Defendants did not present any evidence demonstrating reasonable grounds for denying both the compensability of plaintiff’s claim and the extent of his disability. Where defendants argue in their brief that plaintiff’s current condition and any resulting disability were more likely caused by his history of smoking than work-related dust inhalation, such is based on their non-expert “common sense” belief, which is in direct contradiction to all of the expert medical evidence in this case attributing the acute exacerbation of plaintiff’s underlying COPD to his inhalation of cinder-block dust at work.
It is soundly established that, when a pre-existing, non-disabling, non-job-related condition is aggravated or accelerated by an accidental injury arising out of and in the course of employment so that disability results, then the employer must compensate the employee for the entire resulting disability even though it would not have disabled a normal person to that extent.
It is equally well established that if the commission finds that an accidental work-related injury aggravated or accelerated a pre-existing condition, apportionment between the work-related injury and the non-work-related condition is never proper.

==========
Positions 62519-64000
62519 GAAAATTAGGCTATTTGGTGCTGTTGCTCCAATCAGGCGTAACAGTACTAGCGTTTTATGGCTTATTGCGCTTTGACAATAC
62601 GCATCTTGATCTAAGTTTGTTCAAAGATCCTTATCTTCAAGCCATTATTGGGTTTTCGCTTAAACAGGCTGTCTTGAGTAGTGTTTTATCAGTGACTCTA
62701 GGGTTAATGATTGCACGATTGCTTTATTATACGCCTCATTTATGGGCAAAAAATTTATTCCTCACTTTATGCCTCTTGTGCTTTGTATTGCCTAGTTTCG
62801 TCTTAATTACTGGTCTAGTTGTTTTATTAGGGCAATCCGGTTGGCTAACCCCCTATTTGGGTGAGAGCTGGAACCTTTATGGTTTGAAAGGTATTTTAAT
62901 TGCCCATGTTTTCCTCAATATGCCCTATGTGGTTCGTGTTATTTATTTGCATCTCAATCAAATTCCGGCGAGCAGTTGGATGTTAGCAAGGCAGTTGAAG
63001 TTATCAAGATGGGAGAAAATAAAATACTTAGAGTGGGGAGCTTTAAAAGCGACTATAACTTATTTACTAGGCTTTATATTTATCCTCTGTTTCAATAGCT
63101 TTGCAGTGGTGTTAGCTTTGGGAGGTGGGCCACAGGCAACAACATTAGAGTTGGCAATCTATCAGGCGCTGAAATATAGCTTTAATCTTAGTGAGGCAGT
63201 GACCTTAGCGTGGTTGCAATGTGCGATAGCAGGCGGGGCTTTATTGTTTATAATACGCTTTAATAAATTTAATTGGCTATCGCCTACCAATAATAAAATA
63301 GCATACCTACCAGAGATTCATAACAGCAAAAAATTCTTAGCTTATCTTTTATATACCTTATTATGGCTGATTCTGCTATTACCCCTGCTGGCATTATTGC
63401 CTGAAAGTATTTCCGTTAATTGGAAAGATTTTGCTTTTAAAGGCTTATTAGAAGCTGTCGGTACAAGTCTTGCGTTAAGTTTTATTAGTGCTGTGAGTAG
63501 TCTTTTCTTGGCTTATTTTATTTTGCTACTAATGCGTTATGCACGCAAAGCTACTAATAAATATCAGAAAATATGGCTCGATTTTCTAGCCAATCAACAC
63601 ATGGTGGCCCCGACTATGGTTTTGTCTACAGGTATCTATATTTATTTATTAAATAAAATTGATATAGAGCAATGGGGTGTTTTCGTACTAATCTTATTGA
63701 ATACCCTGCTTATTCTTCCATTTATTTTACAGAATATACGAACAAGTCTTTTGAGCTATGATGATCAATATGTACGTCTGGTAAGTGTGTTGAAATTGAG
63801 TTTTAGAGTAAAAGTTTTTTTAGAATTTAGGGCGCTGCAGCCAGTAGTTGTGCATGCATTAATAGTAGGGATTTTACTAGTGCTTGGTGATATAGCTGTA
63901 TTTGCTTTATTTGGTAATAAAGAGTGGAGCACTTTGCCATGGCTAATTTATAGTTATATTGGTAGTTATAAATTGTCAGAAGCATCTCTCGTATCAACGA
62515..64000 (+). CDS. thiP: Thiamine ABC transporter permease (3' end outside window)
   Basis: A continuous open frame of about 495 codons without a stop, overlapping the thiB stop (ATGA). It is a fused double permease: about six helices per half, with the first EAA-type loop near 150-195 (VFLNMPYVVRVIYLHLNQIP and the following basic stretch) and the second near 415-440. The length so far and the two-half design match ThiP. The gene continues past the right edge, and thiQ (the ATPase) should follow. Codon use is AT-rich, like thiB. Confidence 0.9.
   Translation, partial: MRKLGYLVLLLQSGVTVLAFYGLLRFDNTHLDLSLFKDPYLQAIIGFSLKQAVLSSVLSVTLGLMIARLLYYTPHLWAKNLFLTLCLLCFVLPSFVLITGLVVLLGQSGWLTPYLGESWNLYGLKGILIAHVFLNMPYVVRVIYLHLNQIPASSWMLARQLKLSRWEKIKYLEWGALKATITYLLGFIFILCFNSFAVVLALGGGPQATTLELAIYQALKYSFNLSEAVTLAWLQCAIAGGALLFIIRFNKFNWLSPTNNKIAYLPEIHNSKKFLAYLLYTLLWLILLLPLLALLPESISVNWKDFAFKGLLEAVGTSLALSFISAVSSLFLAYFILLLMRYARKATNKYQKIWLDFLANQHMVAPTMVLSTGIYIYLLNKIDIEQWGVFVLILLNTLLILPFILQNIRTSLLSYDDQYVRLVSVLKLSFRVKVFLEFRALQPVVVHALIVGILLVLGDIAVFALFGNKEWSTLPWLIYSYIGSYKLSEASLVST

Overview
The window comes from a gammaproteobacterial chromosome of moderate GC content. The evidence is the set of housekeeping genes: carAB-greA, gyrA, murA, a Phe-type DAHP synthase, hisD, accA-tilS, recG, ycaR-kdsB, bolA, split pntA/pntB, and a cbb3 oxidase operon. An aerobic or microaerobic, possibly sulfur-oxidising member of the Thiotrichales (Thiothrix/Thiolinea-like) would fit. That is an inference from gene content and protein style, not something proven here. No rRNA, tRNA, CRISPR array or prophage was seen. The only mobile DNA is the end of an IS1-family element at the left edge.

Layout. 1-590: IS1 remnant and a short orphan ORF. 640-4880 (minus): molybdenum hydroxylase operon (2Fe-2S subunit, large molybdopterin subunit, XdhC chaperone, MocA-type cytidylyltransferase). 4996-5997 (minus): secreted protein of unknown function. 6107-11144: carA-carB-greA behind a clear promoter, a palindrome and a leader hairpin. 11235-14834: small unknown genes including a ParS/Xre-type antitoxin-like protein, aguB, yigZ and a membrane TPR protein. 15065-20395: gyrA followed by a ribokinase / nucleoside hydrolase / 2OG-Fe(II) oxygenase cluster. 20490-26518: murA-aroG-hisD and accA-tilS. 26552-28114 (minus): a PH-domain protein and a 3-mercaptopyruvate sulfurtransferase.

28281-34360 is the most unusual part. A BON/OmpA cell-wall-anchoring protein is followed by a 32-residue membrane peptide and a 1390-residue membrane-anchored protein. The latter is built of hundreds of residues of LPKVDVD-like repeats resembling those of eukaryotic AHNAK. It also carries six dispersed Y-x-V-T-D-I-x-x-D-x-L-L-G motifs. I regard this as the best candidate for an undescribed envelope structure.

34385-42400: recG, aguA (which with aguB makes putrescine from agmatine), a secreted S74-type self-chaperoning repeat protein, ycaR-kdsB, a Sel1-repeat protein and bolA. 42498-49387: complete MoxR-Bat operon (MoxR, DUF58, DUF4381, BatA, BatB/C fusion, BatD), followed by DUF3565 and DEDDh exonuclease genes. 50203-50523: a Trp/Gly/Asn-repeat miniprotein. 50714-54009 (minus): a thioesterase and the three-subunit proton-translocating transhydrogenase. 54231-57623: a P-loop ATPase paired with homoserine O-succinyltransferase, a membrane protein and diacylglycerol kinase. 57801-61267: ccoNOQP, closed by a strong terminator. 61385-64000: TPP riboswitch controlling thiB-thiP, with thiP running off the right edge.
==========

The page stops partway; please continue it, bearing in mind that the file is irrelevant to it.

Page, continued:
Plaintiff contended that his disability is the result of an aggravation or acceleration of his pre-existing COPD. Under the aggravation and acceleration rule, the cause of his COPD is immaterial. Thus, the belief that plaintiff’s smoking likely caused his COPD is beside the point, and defendants’ emphasis on this impertinent fact is unavailing.
The sole question as to causation here was whether a work-related accident — plaintiff’s inhalation of cinder-block dust over two days — aggravated or accelerated his COPD. Three expert witnesses addressed this question and, without exception, each came to the same conclusion.
These three experts testified, in essentially identical language, that while plaintiff’s COPD was pre-existing and likely due to his cigarette smoking, his inhalation of silica dust and concrete at work more likely than not caused an acute exacerbation of that COPD that resulted in the symptoms he began exhibiting in October 2005. There is no evidence to the contrary.
There was no genuine basis for defendants’ denial or defense of plaintiff’s claim. Defendants’ ignorance, or affirmative disregard, of longstanding opinions directly contradicting their position renders their defense unreasonable and unfoundedly litigious under G.S. § 97-88.1.